Statement on “Red Dawn 2012” by National Campaign to End the Korean War

by

STATEMENT ON RED DAWN (2012)

As a national coalition of concerned peace, justice, and academic groups working for an official end to the tragic Korean War, which lingers on today some sixty years after the signing of the ceasefire agreement in 1953, the National Campaign to End the Korean War condemns the recent release of the Red Dawn (2012).  Despite our previous recommendation, in March 2011, that the producer of the movie, MGM, modify its content, the film features stock North Korean villains. It only adds to the deep ignorance that underlies the current hostile relations between the United States and North Korea (a.k.a. DPRK).

Since the movie producer decided to replace the invading Chinese troops against a U.S. town with North Korean troops in the post-production process–in order not to offend the Chinese people–isn’t it obvious that the Korean people in general, including many Korean Americans, would be equally offended?

Though the film makes no pretensions to realism, it is worth recalling history. Historically, Koreans never invaded or occupied a distant country like the United States. On the other hand, the United States has a long history of invading and occupying other countries, including Korea.  Thus, Red Dawn’s revised script is not only ridiculous but also deeply offensive. It is nothing more than a jingoistic film that inflames further hostile feelings between the United States and North Korea.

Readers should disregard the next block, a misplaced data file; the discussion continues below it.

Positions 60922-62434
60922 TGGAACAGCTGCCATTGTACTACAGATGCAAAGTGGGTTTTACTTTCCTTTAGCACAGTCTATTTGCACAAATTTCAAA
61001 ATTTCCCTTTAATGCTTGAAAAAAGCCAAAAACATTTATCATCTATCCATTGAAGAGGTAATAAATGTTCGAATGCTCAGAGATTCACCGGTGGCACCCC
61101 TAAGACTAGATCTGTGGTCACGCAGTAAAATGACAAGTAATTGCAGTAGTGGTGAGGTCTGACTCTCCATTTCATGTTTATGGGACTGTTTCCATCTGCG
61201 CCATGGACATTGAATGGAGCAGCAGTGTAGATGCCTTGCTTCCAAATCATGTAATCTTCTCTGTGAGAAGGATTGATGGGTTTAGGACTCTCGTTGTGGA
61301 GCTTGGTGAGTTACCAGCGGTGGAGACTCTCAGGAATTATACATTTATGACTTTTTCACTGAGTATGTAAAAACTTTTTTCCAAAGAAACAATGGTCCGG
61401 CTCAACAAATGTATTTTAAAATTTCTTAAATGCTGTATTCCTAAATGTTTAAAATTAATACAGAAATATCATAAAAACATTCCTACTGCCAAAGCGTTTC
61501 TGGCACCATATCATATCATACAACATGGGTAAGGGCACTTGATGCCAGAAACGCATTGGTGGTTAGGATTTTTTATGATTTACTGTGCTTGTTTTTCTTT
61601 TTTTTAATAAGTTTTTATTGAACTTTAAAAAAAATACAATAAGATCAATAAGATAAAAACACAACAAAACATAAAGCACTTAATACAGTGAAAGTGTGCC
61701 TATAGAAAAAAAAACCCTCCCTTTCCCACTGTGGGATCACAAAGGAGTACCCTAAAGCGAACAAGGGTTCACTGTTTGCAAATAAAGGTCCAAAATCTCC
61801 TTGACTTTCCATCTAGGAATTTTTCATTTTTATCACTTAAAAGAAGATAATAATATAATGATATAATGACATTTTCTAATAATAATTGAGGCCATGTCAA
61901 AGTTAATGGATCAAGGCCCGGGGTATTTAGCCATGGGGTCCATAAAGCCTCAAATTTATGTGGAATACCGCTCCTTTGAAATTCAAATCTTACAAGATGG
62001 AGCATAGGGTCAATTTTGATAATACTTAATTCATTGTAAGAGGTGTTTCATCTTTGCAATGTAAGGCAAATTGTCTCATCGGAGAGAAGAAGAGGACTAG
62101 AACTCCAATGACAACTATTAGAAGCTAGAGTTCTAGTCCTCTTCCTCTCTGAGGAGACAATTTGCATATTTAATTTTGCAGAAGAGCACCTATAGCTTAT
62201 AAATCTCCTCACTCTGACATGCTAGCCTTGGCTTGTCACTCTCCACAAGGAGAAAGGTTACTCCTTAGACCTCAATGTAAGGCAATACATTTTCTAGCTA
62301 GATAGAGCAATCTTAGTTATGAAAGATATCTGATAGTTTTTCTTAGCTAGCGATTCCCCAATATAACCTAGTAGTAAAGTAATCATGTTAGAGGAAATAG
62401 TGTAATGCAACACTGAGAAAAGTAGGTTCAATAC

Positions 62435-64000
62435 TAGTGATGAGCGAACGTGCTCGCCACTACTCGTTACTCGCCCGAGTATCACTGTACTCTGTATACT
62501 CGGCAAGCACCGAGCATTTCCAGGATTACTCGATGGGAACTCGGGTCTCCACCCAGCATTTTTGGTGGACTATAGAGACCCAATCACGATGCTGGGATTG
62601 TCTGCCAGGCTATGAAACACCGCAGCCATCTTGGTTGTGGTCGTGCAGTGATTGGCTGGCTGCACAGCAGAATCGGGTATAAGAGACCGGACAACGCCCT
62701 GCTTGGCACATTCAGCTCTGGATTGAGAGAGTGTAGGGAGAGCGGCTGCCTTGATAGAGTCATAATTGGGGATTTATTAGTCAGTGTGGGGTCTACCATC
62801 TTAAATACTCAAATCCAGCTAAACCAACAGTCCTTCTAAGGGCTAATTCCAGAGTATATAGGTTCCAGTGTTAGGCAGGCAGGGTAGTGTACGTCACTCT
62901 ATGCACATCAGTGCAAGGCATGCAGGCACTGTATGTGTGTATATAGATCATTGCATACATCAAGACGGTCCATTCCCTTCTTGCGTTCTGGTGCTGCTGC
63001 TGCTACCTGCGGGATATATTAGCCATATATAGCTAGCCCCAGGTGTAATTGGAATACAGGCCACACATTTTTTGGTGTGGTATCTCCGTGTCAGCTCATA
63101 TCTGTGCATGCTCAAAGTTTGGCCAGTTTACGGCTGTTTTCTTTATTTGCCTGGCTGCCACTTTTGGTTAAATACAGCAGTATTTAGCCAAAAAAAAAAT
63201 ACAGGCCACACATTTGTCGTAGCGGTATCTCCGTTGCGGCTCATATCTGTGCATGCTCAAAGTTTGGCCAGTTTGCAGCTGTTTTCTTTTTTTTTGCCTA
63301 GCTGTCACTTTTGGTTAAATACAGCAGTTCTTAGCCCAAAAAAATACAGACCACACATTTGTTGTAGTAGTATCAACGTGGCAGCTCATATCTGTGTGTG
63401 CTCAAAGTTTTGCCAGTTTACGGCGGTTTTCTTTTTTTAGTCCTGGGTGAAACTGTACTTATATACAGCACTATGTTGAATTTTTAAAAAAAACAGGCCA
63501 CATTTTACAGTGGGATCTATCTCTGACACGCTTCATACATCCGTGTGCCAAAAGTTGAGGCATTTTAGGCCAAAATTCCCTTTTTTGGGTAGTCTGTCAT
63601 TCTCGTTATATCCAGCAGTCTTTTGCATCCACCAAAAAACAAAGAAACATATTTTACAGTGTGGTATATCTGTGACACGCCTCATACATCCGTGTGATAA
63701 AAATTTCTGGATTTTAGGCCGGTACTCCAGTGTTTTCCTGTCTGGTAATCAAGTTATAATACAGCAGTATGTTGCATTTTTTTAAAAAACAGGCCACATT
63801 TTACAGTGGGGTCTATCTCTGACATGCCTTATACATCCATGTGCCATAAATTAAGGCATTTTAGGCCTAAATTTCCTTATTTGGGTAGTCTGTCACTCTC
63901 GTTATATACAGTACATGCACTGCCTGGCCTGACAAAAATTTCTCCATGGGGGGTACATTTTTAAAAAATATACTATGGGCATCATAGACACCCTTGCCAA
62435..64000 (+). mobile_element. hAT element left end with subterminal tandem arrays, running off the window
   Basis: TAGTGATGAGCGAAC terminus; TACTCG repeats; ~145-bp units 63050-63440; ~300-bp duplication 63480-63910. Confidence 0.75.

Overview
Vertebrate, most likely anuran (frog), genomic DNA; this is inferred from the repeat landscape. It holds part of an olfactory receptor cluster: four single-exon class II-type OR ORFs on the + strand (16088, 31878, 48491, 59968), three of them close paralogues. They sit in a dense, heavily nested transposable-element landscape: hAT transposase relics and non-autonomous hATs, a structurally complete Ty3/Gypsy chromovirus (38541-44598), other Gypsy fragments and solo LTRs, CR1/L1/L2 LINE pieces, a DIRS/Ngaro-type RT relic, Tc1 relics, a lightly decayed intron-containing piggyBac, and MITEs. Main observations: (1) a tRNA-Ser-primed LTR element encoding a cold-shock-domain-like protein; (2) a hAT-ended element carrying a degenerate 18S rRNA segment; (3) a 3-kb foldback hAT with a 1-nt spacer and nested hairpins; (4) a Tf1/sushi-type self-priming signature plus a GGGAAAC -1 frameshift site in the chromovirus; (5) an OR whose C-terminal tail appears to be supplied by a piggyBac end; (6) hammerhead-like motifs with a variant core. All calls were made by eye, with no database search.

In 2013, we will be observing the 60th anniversary of signing the Korean War Armistice Agreement. It is high time for us to end the lingering, costly Korean War now, instead of continuing or escalating it senselessly between the United States and North Korea. For the sake of a permanent peace on the Korean Peninsula as well as healing the old wounds between the two peoples, we reject and boycott Red Dawn (2012) aswar-mongering propaganda, and urge other Americans to do likewise.

Dated: Nov. 28, 2012

National Campaign to End the Korean War

Advertisements

Leave a Reply

Fill in your details below or click an icon to log in:

WordPress.com Logo

You are commenting using your WordPress.com account. Log Out / Change )

Twitter picture

You are commenting using your Twitter account. Log Out / Change )

Facebook photo

You are commenting using your Facebook account. Log Out / Change )

Google+ photo

You are commenting using your Google+ account. Log Out / Change )

Connecting to %s


%d bloggers like this: